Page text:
Date of Award


Document Type


Degree Name

Doctor of Philosophy (PhD)


Mechanical Engineering

Committee Chair/Advisor

Dr. Gang Li

Committee Member

Dr. Srikanth Pilla

Committee Member

Dr. Huijuan Zhao

Committee Member

Dr. Paul Joseph

Committee Member

Dr. Hongseok Choi


The ever-growing pressure of reducing the adverse impact of transportation systems on environment has pushed industries towards fuel-efficient and sustainable solutions. While several approaches have been used to improve fuel efficiency, the light-weighting of structural components has proven broadly effective. In this regard, reinforced thermoplastic composites (RTPC), owing to their high recyclability, higher impact strength and fast cycle times, have become competitive candidates at an industrial scale. However, to implement RTPC toward large scale structural applications several challenges pertaining to material design and manufacturing effects need to be addressed. To this end, a computational study is carried out to address three key challenges that limit the design and development of RTPC structures: (a) enhancing filler/matrix bonding strength at the microscale level, (b) understanding the effect of interfacial microstructure on the macroscale material behavior and (c) understanding the effect of manufacturing process on the mechanical performance at the structural level.

First, the interface bonding strength between the non-polar/non-reactive polymer matrix and filler surface is generally poor and hence, may fail locally at these interfaces upon external loading. Many interfacial strengthening studies in the past lack precision and control in obtaining higher interfacial strength. The concept of controlled mechanical interlocking between fiber and matrix interface is explored computationally on an E-glass/polypropylene (PP) composite material system. To understand the micromechanics under dynamic and impact loads, the interfacial behavior at various strain rates is studied. A finite element parametric model is setup where different surface morphologies of E-glass/PP are investigated. The strength calculations consider both material failure and detachment of the matrix material from the anchoring sites. Second, to incorporate the effect of interfacial microstructure into macroscale material behavior, a continuum constitutive model is developed. The bulk material response at macroscale is evaluated by using a unit cell homogenization method. The mechanical behavior of the composite material at macroscale is modeled using a rheological three network viscoplastic (TNV) model. Numerical biaxial and shear tests are conducted for several geometric configurations of the fiber/matrix interface. The numerical data generated is used further to develop the TNV material model. The developed material model is validated for a laminated beam structure. The study elucidates the impact of various interface design variables on the material model parameters by establishing analytical relationships.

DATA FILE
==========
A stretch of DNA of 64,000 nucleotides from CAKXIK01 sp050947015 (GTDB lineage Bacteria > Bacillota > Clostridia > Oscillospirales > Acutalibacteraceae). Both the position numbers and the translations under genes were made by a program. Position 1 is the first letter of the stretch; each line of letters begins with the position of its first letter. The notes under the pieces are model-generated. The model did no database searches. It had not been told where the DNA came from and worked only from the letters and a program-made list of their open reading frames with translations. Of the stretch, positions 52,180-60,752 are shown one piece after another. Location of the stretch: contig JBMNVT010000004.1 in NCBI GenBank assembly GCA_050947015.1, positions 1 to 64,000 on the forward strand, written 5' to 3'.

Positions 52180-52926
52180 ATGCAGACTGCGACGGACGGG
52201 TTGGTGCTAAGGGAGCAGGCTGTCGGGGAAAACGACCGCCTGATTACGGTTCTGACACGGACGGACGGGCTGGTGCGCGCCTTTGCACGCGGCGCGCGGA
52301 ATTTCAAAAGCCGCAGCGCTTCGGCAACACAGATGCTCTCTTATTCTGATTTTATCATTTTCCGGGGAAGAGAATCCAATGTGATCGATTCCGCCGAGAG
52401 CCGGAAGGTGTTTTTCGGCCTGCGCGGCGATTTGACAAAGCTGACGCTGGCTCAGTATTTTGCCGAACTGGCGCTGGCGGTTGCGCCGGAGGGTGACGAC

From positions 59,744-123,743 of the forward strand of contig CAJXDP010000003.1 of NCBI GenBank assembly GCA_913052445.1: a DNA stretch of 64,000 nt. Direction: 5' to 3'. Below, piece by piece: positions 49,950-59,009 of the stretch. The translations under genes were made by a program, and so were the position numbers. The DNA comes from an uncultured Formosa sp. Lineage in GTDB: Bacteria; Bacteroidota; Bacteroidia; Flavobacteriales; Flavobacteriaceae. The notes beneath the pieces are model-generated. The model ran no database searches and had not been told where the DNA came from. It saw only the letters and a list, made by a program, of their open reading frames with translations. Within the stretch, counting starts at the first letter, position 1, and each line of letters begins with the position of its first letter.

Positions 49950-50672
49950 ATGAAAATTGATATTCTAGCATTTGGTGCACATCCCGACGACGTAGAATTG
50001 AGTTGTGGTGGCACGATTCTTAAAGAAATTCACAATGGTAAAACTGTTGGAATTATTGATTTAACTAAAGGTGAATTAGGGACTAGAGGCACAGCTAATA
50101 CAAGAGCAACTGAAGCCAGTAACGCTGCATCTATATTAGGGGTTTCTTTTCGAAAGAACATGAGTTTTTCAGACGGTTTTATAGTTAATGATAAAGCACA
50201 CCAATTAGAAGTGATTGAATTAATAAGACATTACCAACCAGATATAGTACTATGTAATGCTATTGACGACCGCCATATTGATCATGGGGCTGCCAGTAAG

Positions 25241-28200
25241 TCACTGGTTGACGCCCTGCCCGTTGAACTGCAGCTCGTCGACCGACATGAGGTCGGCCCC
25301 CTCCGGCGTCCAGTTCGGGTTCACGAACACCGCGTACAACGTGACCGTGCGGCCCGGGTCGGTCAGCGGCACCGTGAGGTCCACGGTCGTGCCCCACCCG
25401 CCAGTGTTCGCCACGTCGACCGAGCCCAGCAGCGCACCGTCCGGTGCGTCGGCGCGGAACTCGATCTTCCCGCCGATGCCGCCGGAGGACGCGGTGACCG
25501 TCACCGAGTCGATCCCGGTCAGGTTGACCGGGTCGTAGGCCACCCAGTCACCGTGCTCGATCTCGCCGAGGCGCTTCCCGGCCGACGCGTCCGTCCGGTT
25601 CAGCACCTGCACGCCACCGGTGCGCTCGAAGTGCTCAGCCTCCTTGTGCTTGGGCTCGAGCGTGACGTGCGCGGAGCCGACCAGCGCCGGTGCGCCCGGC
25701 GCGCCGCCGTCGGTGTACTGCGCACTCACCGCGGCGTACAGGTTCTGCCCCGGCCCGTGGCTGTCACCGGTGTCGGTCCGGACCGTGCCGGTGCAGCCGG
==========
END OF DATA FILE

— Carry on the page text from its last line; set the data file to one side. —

Third, to investigate the effect of manufacturing process on the mechanical performance a manufacturing to response (MTR) pathway is established. This pathway was developed collabora-tively and consists of both computational methods to simulate and integrate all relevant manufac-turing process steps as well as experimental methods to validate each step from coupon to structural level. The composite material system selected for this study is AS4/Nylon-6 (PA6) with woven layup. The thermoforming process simulations are carried out using anistropic hyperelastic material model and the thickness variation, fiber orientations and residual stresses are captured from the analysis. Residual stresses developed in the formed structure during quench cooling from the elevated temperature are predicted by implementation of classical laminate theory (CLT). The static and dynamic performance for the thermoformed structure is evaluated and the effects of thermo-forming process are compared numerically, for the cases with and without inclusion of process effects.

Lastly, the MTR pathway is implemented to perform a design optimization study of an ultra-lightweight fiber RTPC door of a vehicle. The objective of the optimization was to reduce the weight of an existing door of an OEM’s mid-size SUV by 42.5% while also satisfying various static and dynamic structural load requirements. Several static and dynamic studies are carried out at structural length scale. The door stiffness optimization is first carried out for various linear static load cases. This is followed by evaluation of crashworthiness performance under three non-linear load cases: (a) quasi-static pole test (FMVSS 214S) (b) full pole test (FMVSS 214) and (c) moving deformable barrier test (IIHS SI MDB).

Author ORCID Identifier




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